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- ^ Peters, Adele (2 November 2015). "Meet The (Other) Musk Brother, Who Wants To Change The World Of Food". Fast Company. Retrieved 9 May 2019.
- ^ Levy, Steven (5 May 2015). "The Musk Who Wants to Change the Way We Eat". Wired. ISSN 1059-1028. Retrieved 9 May 2019.
- ^ "Billionaire Kimbal Musk on CPS learning gardens: 'Real food is a human right'". Chicago Sun-Times. Retrieved 9 May 2019.
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- ^ Ciolli, Jacqui Frank, Kara Chin, Joe. "Kimbal Musk tells us how traumatic experiences helped shape his food empire". Business Insider. Retrieved 9 May 2019.
- ^ Schoenfeld, Bruce (21 September 2011). "The Farm-to-Table Founding Fathers". Entrepreneur. Retrieved 9 May 2019.
- ^ "Awardees". Schwab Foundation for Social Entrepreneurship. Retrieved 9 May 2019.
- ^ "Our food system is bust. This innovative three-step plan could fix it". World Economic Forum. Retrieved 9 May 2019.
- ^ Peck, Emily. "Elon Musk's Billionaire Brother Told His Workers They Were Family. Until COVID-19 Hit". HuffPost. Retrieved 8 April 2020.
- ^  Yahoo Finance, Retrieved March 09, 2021.[dead link]
- ^ Pound, Jesse, (2021)  CNBC. Retrieved 9 March 2021.
- ^  Wall Street Journal, Retrieved 24 February 2022.
- ^ "Husted: Kimbal Musk, restaurateur and brother of rocketman Elon Musk (Slideshow)". Bizjournals. 29 June 2015. Retrieved 29 June 2017.
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- ^ Orr, Susan. "Musk restaurant group reverses course, plans to reopen Next Door Eatery in SoBro". Indianapolis Business Journal. Retrieved 15 November 2021.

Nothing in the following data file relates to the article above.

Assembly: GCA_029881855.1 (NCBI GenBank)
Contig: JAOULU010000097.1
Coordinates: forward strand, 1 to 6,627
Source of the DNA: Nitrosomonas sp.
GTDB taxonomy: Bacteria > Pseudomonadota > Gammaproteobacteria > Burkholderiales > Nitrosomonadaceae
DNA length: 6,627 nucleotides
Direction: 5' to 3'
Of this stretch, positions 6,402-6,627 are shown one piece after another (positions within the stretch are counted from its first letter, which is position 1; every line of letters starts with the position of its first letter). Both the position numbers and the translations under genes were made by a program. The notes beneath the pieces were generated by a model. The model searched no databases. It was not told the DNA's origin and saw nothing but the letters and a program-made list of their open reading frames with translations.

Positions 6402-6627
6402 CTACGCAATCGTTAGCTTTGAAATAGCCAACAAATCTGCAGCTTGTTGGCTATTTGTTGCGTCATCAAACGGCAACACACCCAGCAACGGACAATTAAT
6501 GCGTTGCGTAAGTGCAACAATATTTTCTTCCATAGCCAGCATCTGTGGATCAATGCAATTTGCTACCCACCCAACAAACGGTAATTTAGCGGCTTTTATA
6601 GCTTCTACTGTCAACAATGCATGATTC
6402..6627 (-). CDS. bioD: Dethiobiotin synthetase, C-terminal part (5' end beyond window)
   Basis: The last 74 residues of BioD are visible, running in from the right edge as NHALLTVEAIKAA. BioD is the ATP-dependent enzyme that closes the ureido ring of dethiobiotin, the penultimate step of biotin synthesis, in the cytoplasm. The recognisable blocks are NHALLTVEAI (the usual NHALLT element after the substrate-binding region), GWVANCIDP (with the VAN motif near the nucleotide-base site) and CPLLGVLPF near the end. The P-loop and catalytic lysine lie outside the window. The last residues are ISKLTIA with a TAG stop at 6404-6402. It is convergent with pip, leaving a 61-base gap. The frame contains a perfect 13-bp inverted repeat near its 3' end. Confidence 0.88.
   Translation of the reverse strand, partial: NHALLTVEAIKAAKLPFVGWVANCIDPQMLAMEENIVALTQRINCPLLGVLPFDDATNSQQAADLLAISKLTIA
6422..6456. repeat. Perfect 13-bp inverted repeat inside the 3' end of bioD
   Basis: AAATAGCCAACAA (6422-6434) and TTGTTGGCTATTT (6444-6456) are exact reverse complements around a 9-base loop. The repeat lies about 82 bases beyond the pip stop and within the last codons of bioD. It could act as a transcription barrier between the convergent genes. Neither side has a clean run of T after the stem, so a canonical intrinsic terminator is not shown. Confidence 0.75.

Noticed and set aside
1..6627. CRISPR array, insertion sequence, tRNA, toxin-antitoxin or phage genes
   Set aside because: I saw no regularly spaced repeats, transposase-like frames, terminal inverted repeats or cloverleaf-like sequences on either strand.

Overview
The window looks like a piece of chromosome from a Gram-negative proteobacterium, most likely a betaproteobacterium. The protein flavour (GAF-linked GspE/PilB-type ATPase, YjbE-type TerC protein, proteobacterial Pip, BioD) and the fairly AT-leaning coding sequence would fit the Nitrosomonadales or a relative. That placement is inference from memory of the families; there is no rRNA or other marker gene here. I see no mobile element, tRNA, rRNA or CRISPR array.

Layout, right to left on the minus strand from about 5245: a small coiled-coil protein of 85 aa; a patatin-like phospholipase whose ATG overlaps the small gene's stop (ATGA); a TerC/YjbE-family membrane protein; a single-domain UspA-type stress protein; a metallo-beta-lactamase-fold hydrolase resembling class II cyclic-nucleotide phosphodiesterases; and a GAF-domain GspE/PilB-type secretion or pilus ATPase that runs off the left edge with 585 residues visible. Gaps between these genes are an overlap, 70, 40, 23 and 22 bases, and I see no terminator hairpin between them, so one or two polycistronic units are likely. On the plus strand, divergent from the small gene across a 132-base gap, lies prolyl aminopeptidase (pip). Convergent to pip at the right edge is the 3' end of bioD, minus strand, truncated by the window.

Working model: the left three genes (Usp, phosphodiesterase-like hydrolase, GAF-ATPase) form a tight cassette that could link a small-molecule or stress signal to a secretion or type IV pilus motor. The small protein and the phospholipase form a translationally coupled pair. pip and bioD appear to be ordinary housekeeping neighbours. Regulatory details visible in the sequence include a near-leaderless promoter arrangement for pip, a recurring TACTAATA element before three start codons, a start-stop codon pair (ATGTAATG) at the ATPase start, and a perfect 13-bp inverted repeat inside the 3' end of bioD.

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- 1972 births
- Living people
- 21st-century American businesspeople
- 21st-century Canadian businesspeople
- 21st-century South African businesspeople
- American arts and crafts industry businesspeople
- American environmentalists
- American male chefs
- American people of British descent
- American people of Canadian descent
- American people of Pennsylvania Dutch descent
- American philanthropists
- American restaurateurs
- American venture capitalists
- Businesspeople from New York City
- Businesspeople in information technology
- Canadian environmentalists
- Canadian male chefs
- Canadian people of British descent
- Canadian people of South African descent
- Canadian philanthropists
- Canadian restaurateurs
- Canadian venture capitalists
- Chefs from New York City
- International Culinary Center alumni
- Musk family
- Naturalized citizens of Canada
- New York University faculty
- People from Pretoria
- Queen's University at Kingston alumni
- Scotiabank people
- SpaceX people
- South African emigrants to the United States
- South African environmentalists
- South African people of British descent
- South African people of Canadian descent
- South African philanthropists
- Tesla, Inc. people
- University of Colorado Denver people
- White South African people